Oprah and Dr. Oz have filed a lawsuit with more than 50 online advertisers who have been using their name and likeness to sell all kinds of useless-woo based products via the web. (Thanks to Infinite Monkey for bringing this to our attention.) Iâ€™m sure you have run across at least a few of the intrusive Oprah/Oz product pushes in your browser or on google.
There are Oprah/Oz ads running all over the inter-webs for everything from colon cleanse and acai berry products to my favorite alt-med supplement, resveratrol. I actually first came across this story a few months back when I was doing some research on resveratrol for the community driven Skeptographers podcast. On a side note, for those of you who may not be familiar with the Skeptographers, do check them out. It is a great way for you to actually participate in a community driven, skeptical podcast without having to do any serious editing. For those of you not familiar with resveratrol, it is the chemical found in red grape skins and in smaller amounts in peanuts. Which means itâ€™s found in red wine. Anyone who knows me knows I love me some red wine, so I have been following the studies hoping to justify my pinot noir intake. (No such luck, yet.)
Dr. Oz gave resveratrol supplements a big push on the Oprah show by adding them to his daily â€œanti-aging checklistâ€ and insinuating it would help you live to be 125 years of age. Of course there is no evidence for this and while the chemical is showing great promise in current studies on mice for liver disease, among other possible benefits, there is no evidence at this time that the current supplements do anything more for people than cost a lot of cash. Regardless of the potential shown in mice, we need to wait for human trials. The supplements can in fact lead to complications for certain people and can interact with certain allergy medications and anti-platelets, but who cares about silly facts when Dr. Oz and Oprah say itâ€™s great? Barbara Walterâ€™s had a hand in the resveratrol boom as well, but truly it was Oprah and Dr. Oz that the majority of the world was looking to with trusting eyes.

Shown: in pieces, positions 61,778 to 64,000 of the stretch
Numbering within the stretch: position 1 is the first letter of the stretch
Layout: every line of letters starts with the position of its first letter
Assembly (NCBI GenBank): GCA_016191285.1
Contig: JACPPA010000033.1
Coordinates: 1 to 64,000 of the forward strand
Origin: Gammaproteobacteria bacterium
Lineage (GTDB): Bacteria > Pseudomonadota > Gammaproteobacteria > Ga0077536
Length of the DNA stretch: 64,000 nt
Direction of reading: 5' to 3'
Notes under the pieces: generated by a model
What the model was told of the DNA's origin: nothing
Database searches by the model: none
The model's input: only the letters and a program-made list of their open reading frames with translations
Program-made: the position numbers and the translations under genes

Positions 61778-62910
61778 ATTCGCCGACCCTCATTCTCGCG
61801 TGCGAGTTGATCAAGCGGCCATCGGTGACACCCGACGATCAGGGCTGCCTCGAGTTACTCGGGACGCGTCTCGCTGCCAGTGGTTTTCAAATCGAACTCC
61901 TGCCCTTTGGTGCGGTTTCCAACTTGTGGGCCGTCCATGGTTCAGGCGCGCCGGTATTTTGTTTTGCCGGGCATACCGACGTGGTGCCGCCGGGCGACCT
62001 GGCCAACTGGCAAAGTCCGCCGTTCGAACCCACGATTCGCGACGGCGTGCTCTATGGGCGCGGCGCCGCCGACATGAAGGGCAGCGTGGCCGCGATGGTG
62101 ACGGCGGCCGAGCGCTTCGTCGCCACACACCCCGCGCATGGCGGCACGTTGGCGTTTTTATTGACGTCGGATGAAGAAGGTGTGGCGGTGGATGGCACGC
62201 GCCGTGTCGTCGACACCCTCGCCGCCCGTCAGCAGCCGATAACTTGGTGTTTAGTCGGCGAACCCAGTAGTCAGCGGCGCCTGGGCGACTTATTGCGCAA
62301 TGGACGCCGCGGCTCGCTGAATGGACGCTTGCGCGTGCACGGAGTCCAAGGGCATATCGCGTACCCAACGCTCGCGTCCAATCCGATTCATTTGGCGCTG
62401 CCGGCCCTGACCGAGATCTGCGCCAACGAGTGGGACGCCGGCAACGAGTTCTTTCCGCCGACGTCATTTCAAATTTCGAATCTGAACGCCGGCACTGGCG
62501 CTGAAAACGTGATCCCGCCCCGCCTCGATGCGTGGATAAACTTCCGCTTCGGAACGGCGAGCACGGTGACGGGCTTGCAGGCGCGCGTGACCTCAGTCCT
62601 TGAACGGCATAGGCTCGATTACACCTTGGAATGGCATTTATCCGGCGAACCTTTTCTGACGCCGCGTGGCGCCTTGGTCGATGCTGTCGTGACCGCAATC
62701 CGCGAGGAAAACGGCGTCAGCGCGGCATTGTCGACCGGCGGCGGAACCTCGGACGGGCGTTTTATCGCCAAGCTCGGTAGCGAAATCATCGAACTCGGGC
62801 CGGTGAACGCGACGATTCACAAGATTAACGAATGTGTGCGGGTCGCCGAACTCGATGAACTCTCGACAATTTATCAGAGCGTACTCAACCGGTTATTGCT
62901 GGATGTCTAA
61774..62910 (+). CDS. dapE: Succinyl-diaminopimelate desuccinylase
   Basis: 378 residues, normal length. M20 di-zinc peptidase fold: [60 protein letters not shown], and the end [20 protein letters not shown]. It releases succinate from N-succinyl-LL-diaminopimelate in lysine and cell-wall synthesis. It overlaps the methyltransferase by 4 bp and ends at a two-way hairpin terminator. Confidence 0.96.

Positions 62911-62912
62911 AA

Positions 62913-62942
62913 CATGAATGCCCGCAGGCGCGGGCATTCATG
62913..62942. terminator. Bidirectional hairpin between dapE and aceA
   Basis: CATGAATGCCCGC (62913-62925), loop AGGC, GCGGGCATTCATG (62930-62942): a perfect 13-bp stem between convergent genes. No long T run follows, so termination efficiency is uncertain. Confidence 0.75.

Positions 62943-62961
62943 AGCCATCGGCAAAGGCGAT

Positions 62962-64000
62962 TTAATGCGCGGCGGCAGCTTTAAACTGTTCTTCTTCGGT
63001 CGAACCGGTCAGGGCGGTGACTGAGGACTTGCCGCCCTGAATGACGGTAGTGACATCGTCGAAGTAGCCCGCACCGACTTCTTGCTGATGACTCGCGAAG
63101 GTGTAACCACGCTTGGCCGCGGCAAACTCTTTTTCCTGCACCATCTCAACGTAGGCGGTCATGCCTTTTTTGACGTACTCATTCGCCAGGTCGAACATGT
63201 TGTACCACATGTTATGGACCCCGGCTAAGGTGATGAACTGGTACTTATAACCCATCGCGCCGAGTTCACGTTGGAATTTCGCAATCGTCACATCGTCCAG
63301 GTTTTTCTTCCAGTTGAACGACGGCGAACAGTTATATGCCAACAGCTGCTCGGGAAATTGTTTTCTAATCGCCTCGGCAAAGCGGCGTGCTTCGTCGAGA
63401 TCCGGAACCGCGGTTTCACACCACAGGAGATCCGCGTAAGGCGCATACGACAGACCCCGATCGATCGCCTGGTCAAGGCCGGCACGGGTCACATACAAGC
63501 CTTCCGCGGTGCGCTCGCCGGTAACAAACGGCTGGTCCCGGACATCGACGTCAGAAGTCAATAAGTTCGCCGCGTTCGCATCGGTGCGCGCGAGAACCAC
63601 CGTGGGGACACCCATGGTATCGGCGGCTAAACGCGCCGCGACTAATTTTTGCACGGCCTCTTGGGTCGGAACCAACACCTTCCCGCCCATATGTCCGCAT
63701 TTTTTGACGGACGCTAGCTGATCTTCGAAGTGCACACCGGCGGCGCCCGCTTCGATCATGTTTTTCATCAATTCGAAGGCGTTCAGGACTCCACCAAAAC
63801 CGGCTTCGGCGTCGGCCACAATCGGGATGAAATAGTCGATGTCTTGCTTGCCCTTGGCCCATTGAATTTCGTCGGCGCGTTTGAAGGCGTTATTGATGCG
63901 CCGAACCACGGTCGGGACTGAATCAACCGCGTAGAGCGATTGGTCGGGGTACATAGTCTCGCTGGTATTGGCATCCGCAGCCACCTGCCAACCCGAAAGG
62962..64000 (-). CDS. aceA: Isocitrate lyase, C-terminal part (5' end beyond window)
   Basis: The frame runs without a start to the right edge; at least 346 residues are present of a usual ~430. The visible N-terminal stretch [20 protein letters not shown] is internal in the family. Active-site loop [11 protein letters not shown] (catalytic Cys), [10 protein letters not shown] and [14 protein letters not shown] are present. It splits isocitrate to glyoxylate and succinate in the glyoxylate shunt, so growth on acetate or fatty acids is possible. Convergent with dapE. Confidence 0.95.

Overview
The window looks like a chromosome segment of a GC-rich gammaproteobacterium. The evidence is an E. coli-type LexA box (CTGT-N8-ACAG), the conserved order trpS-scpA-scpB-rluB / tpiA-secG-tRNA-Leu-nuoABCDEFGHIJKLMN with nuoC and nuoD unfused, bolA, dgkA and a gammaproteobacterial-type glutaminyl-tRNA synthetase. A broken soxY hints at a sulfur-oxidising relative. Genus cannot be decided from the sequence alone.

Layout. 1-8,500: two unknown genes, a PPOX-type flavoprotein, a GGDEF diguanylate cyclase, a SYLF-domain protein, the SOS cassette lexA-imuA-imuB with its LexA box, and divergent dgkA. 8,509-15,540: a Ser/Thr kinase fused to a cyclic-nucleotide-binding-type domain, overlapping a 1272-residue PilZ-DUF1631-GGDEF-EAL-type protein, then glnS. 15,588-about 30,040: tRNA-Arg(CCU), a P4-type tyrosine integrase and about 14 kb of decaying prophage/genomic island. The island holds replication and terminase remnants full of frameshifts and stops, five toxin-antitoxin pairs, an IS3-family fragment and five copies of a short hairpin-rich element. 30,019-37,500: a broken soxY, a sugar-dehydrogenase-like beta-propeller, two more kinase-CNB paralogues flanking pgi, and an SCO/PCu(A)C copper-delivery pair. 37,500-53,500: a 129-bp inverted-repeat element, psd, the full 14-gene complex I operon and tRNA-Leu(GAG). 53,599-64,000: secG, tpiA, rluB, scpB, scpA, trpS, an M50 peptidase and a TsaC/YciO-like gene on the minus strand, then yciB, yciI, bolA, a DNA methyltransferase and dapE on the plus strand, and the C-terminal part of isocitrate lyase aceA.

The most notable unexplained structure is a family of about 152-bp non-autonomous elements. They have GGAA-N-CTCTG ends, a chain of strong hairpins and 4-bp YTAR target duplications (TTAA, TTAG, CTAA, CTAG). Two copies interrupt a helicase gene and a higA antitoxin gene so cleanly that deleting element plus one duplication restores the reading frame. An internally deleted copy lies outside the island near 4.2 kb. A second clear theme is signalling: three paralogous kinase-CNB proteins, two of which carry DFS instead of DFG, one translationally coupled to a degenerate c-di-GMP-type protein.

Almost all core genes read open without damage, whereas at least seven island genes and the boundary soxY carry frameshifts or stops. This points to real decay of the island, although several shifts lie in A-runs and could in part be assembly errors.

A lot of sleazy advertisers are very aware of the power of Oprah and have hijacked her and Dr. Ozâ€™s name and likeness to push a plethora of crap-based products. Some of the sites have been set up complete with voiceovers done by actors to sound like Oprah and some of the sites are portals to apparent credit card scams. I have to admit at first I was pretty convinced Oprah and Dr. Oz endorsed the ads based on all the unscientific ideas and products that are spewed forth from the Oprah-verse on a daily basis. However, during my resveratrol research I did come across this on Oprahâ€™s site:
Neither Oprah nor Dr. Oz is associated with nor do they endorse any specific resveratrol product, company or online solicitation of such products. Any companies that misrepresent their affiliation are making false claims. Harpo attorneys are pursuing companies that claim such an affiliation
And then this statement released on Wednesday in regards to the federal lawsuit (via Reuters):
These defendants are willfully capitalizing on plaintiffs’ valuable reputation and intellectual property rights to lure consumers into ordering their infringing products on the false premise that they have been tested or recommended by Ms Winfrey and/or Dr Oz when they have not. The suit claims the actions had “gravely injuredâ€ their reputations.
And as much as I dislike Oprah for all she has done to destroy logic and reason and for her endless promotion of spiritual-positive-thinking-horseshit that has brainwashed a million stay-at-home-moms, at least she is going to (hopefully) get the douchebag online woo-scammers to take down some of their ads for a little while. Now, if we could just convince her to be a bit more skepticalâ€¦